The Combination of Apiculture And Forestry

Apiculture and Forestry have a very old connection together. Apiculture is the practice of plantation of honeybees and Forestry is the whole process of plantation of plants in a wide-open area till they grow and build into trees that are ready for harvesting. Forest trees help in making the whole process of beekeeping a success. The various flowers of the forest trees provide subsistence, shelter for beehives, and protect them from harmful sun rays during summers. Forestry and Apiculture share a very long history since times immemorial. Some of the plants that grow big into trees are specially plant to help the bees in their growth and survival.

Apiculture And Forestry

Tree plantation and Beekeeping can be linked together for various reasons. Both are practiced on the land. Both require some sort of labor, water abundance, and good fertile land. Beehives require very little space while bees can forage in a radius of 5 to 7 kms. Mostly are located within or near a tree plantation and bees make utilization of both the trees & flowers for forage. Forage is an act of depending on tree plantations for food requirements and other pollen and nectar necessities.

Apiculture and forestry both help in providing some sort of secondary income to the beekeeper & landowners through the production of products Raw Honey, Liquid Honey, and Beewax.


In the US, where most landowners own less than five hectares of land that is commercially valuable and viable for economic benefits. Therefore, it is beneficial to gain some sort of economic benefit from tree plantations without harvesting all the trees available. Combining Bees and Trees help in making the maximum possible benefit of the available land. The trees that are planted near Beehives are known as HONEY PLANTS. Some of the most famous honey plants are Willow, Maple, Horse Chestnut, Acacia, and Linden.

The trees planted near beehives and their related bee colonies provide enough pollen and nectar that Bees need for their existence. The quantity and quality of pollen and nectar from the trees depend on various factors. Mostly the quality of pollen and nectar depends on the abundance of water sources and if water has been provided in the weeks before and during flowering. If watering is done during flowering time properly then the nectar produced is very good quality. Some trees when they reach a certain age have substantial crown flowers and they are the richest source of pollen and nectar. The flying season of the bees mostly ranges from March to October so enough honey plants must be available during the peak season.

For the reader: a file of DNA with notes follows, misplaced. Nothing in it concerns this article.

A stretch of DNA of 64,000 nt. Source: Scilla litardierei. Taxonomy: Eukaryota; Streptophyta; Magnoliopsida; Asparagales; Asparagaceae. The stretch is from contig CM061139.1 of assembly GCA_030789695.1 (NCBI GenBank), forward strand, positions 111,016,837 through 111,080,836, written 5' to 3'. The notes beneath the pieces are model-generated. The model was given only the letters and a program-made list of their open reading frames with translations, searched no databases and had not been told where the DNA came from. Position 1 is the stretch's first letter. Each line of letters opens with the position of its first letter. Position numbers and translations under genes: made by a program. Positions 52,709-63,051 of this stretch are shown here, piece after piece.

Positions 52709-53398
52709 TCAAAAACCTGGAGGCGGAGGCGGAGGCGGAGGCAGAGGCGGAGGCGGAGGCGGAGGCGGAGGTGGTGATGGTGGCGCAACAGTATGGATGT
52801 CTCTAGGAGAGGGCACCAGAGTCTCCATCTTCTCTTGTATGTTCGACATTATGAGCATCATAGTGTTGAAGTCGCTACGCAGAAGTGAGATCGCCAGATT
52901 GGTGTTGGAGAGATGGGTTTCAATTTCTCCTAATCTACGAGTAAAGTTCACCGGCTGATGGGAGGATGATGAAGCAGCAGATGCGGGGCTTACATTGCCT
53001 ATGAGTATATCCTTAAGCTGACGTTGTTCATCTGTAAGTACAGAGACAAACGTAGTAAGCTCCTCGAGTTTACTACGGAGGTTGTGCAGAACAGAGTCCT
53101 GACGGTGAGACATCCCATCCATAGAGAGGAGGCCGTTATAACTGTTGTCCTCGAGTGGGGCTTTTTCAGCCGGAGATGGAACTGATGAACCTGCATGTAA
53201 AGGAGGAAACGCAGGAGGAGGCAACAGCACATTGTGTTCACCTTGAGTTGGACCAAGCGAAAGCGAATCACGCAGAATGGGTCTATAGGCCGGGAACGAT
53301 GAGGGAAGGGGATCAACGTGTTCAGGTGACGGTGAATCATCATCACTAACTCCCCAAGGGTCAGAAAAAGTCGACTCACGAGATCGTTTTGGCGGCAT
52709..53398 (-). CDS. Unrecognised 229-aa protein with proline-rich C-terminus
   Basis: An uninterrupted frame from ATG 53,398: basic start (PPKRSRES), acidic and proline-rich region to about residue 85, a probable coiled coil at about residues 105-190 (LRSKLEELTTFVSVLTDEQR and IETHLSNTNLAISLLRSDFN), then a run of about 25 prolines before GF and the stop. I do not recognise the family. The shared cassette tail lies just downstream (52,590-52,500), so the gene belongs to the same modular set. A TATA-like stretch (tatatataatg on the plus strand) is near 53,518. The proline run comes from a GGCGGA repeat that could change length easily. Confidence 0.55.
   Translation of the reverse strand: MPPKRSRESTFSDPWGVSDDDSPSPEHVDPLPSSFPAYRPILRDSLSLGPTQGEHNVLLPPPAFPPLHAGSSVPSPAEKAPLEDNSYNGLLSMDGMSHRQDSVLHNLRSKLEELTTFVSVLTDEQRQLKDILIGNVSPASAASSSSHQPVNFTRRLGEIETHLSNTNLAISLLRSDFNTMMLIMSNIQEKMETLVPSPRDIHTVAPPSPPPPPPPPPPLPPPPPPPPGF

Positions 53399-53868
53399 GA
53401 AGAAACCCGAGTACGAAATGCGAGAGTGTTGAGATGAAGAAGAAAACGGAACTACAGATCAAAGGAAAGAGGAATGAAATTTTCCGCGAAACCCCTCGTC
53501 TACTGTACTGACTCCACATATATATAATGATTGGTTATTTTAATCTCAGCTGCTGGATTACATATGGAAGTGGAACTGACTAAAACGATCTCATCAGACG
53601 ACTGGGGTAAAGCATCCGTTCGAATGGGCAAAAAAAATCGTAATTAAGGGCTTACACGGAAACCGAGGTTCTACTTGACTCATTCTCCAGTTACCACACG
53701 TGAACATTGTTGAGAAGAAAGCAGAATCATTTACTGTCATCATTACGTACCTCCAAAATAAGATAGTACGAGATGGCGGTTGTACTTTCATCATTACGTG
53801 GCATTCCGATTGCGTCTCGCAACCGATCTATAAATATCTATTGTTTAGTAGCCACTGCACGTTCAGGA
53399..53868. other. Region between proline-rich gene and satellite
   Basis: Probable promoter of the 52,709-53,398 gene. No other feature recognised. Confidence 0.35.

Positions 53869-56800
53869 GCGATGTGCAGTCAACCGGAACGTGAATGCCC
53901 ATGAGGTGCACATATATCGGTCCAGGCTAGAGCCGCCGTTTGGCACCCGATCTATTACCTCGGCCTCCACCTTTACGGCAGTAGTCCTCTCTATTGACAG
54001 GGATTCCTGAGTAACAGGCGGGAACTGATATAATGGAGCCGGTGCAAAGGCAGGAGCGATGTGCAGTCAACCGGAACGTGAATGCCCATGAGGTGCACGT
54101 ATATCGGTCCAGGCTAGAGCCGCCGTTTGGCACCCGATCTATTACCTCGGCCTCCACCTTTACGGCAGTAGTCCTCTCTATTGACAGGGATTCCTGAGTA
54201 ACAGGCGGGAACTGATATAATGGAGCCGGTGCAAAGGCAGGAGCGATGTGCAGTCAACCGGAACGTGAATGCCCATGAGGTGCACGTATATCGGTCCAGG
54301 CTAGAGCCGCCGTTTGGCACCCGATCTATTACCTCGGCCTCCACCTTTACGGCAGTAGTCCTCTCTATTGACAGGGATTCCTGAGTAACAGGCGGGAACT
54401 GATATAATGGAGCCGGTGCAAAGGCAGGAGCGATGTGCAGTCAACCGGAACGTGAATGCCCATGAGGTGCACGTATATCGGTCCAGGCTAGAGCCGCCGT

Honey plants are necessary for the survival of honeybees and the growth of bee colonies. The benefits of beekeeping and forestry transcend many traditional factors. Human beings are hugely dependent on bees for daily food requirements. So we human beings should thank beekeeping and trees that both combine to provide us wide range of food products. If there were no honeybees, there would no apples, pears, walnuts, capsicum, coffee and raw honey, and almonds.

Flowers Apiculture and The  Honey Bee Connection

Bees survive on large amounts of nectar and pollen and they stick to one type of flower that they like. Once they found the crop that provides them with tasty food, they tell all the other bees of the colony that will only consume nectar from a particular flower. If the circumstances remain constant excess of the same kind of nectar is consume by bees and a certain type of honey is produce, depending on the species of tree, for example, willow or linden.

Flowers and honeybees are a perfect match. Bees gather nectar and pollen enabling plants to reproduce. Flowers that attract bees provide abundant nectar and pollen, the only source of carbohydrates and protein in a bee’s diet. The honeybees are mostly attract to flowers of blue and purple color. Flowers in the blue and purple color range produce the most nectar. Visit Bee Attire for more tips & techniques about beekeeping.

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